11. GI1 Clinical Case Correlations (Dr. McGowan) Flashcards Preview

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Flashcards in 11. GI1 Clinical Case Correlations (Dr. McGowan) Deck (24)
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1

What does a "bird beak appearance" on barium swallow indicate?

Primary achalasia

2

What is the drawback to magnetic resonance cholangiopancreatography "MRCP?"

While it is less invasive than endoscopic retrograde cholangiopancreatography, it does not have the potential for therapeutic benefit – e.g. biopsy, stents, injection of dye, etc.

3

How might we diagnose pancreatitis from a lab?

Lipase and amylase levels in the blood.

4

What is emphysematous cholecystitis?

An infection of the gallbladder wall by gas forming organisms.

5

What are the four signs given for gastrointestinal bleeding?

"Coffee grounds" emesis, hematemesis, melena, or hematochezia.

6

What should we be thinking of diagnostically if we see free air on a plain film x-ray?

A perforated hollow organ pushing air into the space.

7

NSAID use is a risk factor for what common disease discussed in this lecture?

Gastric ulcer.

8

What do most people consider the liver function tests?

ALT/AST

Alkaline phosphatase (ALP)

Bilirubin

 

9

Esophagogastroduodenoscopy is contraindicated in patients with what upper G.I. symptoms?

Why?

Halitosis, difficulty swallowing, or (uncommonly) a palpable mass in the upper esophagus.

These are symptoms of Zenker diverticulum, which can result in a perforation if an esophagogastroduodenoscopy is performed.

10

What are the two best, first-line tests for Helicobacter pylori?

What do you need to make sure that your patient does before you do these tests?

Urea breath test, fecal antigen test.

Patients must stop all proton pump inhibitor use for two weeks before either test is performed.

11

What causes primary achalasia?

Loss of nitric oxide inhibitory neurons in the myenteric plexus of the lower esophageal sphincter, causing it to be unable to relax.

12

Which takes longer to develop symptoms, gastric ulcer or duodenal ulcer?

Duodenal ulcers take 3 to 5 hours after eating to develop pain.

In contrast, gastric ulcers only take 30 minutes to 90 minutes.

13

What does HIDA (hydroxy iminodiacetic acid scan) test for?

Gallbladder obstruction. It is a nuclear study using hydroxy iminodiacetic acid, and if the gallbladder is obstructed the gallbladder will not be visible due to an inability of the contrast to enter the gallbladder.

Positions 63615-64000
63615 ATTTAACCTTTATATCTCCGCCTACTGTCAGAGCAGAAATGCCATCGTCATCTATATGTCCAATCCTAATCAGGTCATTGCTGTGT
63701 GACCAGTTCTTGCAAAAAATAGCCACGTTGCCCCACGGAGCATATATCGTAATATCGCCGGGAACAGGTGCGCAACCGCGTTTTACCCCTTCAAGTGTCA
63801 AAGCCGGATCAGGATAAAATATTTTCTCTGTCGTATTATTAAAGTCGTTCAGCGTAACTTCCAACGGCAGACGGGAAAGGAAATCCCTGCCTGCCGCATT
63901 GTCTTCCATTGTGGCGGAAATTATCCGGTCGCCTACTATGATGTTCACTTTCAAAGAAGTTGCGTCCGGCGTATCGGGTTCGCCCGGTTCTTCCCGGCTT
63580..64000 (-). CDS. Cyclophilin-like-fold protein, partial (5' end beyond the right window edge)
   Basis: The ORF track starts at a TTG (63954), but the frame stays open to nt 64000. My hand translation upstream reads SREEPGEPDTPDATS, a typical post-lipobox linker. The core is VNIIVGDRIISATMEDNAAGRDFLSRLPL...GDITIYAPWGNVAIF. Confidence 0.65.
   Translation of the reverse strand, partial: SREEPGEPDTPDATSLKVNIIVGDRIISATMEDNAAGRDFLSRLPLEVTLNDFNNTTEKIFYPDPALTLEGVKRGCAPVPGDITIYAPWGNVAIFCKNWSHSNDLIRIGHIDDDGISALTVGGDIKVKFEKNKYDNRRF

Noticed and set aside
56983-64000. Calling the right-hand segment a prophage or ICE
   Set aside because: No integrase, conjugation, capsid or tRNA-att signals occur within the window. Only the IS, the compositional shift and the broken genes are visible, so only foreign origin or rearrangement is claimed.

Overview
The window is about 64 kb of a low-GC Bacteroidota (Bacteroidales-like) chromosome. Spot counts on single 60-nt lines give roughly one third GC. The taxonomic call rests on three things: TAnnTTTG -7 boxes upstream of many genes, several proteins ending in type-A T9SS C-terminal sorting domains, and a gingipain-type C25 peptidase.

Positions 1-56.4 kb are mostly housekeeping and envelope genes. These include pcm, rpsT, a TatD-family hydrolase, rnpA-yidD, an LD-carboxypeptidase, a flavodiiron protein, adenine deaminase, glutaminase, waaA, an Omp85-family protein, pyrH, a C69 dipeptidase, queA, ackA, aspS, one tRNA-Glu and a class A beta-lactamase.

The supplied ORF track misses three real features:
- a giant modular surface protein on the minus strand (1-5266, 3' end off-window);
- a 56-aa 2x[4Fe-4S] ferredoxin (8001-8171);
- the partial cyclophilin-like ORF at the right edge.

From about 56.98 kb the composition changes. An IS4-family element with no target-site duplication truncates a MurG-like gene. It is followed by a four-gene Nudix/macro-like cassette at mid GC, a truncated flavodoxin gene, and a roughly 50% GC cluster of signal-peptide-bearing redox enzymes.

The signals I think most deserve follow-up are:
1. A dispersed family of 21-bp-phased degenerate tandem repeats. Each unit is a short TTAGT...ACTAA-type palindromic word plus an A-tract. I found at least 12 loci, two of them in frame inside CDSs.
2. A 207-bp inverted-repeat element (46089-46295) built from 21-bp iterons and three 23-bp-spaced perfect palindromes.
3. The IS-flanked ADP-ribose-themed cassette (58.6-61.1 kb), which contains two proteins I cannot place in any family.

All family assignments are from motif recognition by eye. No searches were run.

14

What is the gold standard test for achalasia?

Manometry.

15

What is Romaña's sign and what does it indicate?

Romaña's sign is unilateral orbital edema, caused by Chagas Disease (Trypanosoma cruzi infection.) 

16

What is a common complication of endoscopic retrograde cholangiopancreatography ""ERCP"?

Pancreatitis – due to the fact that a wire is being passed through the sphincter of Oddi into the pancreatic duct.

17

What special test is often performed for suspected Zollinger-Ellison syndrome?

Secretin stimulation test.

Secretin should inhibit gastrin production, however in Zollinger-Ellison syndrome secretin paradoxically stimulates gastrin production.

18

Is primary achalasia sudden or progressive?

Progressive and gradual.

19

What are Cushing ulcers and Curling ulcers?

Cushing ulcers are secondary to an intracranial lesion or injury.

Curling ulcers are secondary to severe burns.

20

What are the types of pain associated with a gastric ulcer vs. a duodenal ulcer?

Gastric ulcers are described as sharp and burning.

Duodenal ulcers are described as gnawing.

21

Smoking tobacco and drinking alcohol are synergistic risk factors for what G.I. related cancer?

Squamous cell carcinoma of the esophagus.

22

What disease might you expect if you have a serum gastrin level of greater than 1000 ng/L?

Zollinger-Ellison  gastrinoma

23

What two cancers are associated with Helicobacter pylori infection?

Gastric adenocarcinoma.

Gastric mucosa associated lymphoid tissue (MALT) lymphoma.

24

What strain of Helicobacter pylori significantly increases risk of ulcer?

Cag-A toxin positive Helicobacter pylori.